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January 21, 2022

Covid-19 roundup: How long does booster protection last?

Daily Briefing

    Researchers are now testing a Covid-19 vaccine patch for long-term protection against the coronavirus, Pfizer says its Covid-19 antiviral drug appears to be effective against omicron, and more in this week's roundup of Covid-19 news.

    • Researchers at Yale University have developed a clip-on device that can detect low levels of the coronavirus in the air and alert people of potential viral exposure, USA Today reports. The device, called the Fresh Air Clip, is a small 3D-printed badge that collects samples of air on a film. Between January and May 2021, researchers had 62 participants wear the clips at work for five days before testing the films inside the clips for the coronavirus. Overall, the researchers found evidence of the coronavirus in five clips and detected levels of the virus below the amount needed to be infectious. Currently, the researchers are testing the Fresh Air Clips in additional studies at health care facilities. "We are keen to expand use of the Fresh Air Clip and are exploring how best to scale application in workplaces, schools and with community members," said Krystal Godri Pollitt, an assistant professor of epidemiology at the Yale School of Public Health and the clip's creator. "We are currently using the Fresh Air Clip to monitor airborne viral exposures in high-risk settings and have risk of SARS-CoV-2 transmission but also common respiratory virus[es], such as influenza and rhinovirus." (Snider, USA Today, 1/20)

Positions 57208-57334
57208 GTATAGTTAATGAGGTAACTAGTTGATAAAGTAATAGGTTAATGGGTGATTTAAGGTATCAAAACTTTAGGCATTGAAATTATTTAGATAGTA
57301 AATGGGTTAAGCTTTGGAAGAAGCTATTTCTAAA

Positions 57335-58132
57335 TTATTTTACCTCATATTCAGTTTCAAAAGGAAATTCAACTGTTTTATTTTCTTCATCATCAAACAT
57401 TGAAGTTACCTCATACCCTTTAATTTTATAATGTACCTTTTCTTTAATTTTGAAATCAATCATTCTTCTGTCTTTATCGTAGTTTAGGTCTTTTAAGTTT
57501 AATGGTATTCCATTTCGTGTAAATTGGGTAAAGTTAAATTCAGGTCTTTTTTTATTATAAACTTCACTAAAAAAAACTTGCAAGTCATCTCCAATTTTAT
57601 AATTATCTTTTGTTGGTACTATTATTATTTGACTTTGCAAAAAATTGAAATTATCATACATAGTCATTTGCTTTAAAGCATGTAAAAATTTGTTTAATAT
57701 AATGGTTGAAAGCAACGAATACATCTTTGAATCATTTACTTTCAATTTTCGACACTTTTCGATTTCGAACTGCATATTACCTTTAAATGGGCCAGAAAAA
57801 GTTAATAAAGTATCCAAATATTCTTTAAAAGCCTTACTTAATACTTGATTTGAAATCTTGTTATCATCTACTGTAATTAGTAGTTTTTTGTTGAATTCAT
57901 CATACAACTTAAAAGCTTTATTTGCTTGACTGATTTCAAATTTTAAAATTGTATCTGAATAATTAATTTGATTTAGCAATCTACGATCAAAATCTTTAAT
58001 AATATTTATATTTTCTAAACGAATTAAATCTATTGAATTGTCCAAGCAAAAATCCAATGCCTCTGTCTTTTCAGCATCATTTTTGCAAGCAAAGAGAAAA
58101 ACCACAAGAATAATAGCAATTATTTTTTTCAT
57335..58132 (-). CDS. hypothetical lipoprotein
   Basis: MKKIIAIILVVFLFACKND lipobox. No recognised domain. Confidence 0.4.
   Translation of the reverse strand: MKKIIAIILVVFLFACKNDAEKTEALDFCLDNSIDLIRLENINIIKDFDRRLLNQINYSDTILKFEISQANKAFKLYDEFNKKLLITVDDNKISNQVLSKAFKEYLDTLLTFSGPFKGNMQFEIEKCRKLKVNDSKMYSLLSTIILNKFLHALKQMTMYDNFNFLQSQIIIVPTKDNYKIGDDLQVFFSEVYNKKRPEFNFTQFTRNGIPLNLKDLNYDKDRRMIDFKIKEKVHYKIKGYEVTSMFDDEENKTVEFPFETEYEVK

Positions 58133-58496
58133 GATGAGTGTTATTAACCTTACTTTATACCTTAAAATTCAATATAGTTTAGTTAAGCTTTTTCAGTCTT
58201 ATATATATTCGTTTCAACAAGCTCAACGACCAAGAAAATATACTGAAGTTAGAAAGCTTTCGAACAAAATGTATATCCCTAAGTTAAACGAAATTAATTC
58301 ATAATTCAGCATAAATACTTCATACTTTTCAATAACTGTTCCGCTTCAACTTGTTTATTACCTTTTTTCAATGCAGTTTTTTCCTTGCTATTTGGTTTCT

• According to new data from the U.K. Health Security Agency, protection against infection offered by a booster dose of Pfizer-BioNTech's Covid-19 vaccine is likely short-term, lasting less than six months. Although researchers found that protection against symptomatic infection was relatively high—at 70%—two weeks after a booster dose, the protection dipped to around 50% by three months. Researchers estimate that the level of protection will continue to decline going forward, dropping to around 40% after four months. However, researchers also found the boosters offered robust protection against severe disease, beginning at around 95% and remaining around 80% even after four months. Currently, there is only short-term data available for Moderna's vaccine, but its results are likely to be similar to Pfizer-BioNTech's numbers given their similar technologies and comparable performance against the delta variant, NPR reports. (Doucleff, "Goats and Soda," NPR, 1/19)
    • Researchers are now testing Emergex Vaccine Holdings' new Covid-19 vaccine patch in hopes that it will provide long-lasting protection against the coronavirus, The Hill reports. The vaccine, which is called PepGNP-Covid19, works by applying a patch with microneedles to a person and then taking it off. Instead of generating an antibody response, the vaccine patch stimulates cellular immunity in T cells that could target the coronavirus and eliminate it. In the study, researchers will test two vaccine patches of slightly different strengths, on 26 participants who will be followed for six months. "With this new vaccine that generates this cellular immunity we hope to have a longer period of protection ... we don't know yet, but it could be one year, two years, three years," said Blaise Genton, who heads the study. (Lonas, The Hill, 1/19)